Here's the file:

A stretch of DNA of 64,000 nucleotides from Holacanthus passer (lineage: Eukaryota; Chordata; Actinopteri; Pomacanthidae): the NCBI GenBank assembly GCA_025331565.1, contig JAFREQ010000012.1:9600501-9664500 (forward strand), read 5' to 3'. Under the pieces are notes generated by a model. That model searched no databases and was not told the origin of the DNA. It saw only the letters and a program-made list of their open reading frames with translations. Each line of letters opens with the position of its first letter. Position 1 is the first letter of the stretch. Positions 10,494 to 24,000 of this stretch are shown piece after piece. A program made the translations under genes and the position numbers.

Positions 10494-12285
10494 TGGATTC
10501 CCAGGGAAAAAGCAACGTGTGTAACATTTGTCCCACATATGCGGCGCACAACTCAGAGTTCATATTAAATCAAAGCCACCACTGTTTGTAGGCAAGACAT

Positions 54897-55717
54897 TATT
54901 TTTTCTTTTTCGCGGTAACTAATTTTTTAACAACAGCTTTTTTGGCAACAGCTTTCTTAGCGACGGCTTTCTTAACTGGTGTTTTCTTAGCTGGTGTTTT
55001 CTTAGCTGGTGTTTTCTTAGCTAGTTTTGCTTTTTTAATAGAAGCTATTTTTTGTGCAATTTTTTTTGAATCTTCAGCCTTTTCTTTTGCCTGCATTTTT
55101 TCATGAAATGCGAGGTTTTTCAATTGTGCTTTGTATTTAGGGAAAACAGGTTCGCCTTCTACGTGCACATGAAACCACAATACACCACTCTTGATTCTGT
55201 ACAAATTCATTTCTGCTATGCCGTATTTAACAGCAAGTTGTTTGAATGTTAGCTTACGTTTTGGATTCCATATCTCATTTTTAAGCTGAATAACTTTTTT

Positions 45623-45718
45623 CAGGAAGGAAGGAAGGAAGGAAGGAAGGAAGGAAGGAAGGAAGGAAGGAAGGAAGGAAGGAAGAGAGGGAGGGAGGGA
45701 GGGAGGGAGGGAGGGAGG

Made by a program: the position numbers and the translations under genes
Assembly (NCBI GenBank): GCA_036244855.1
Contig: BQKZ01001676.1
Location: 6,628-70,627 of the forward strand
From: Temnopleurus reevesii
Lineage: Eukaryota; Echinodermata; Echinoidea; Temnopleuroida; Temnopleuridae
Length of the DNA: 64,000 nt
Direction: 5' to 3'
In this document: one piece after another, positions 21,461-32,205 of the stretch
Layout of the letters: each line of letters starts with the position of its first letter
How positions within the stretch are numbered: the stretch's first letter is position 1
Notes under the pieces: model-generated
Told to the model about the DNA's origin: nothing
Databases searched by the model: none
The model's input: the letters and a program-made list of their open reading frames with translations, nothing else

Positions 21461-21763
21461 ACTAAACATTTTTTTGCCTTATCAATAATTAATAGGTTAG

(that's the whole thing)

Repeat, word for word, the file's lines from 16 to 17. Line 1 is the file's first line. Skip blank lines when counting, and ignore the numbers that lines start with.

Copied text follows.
Contig: BQKZ01001676.1
Location: 6,628-70,627 of the forward strand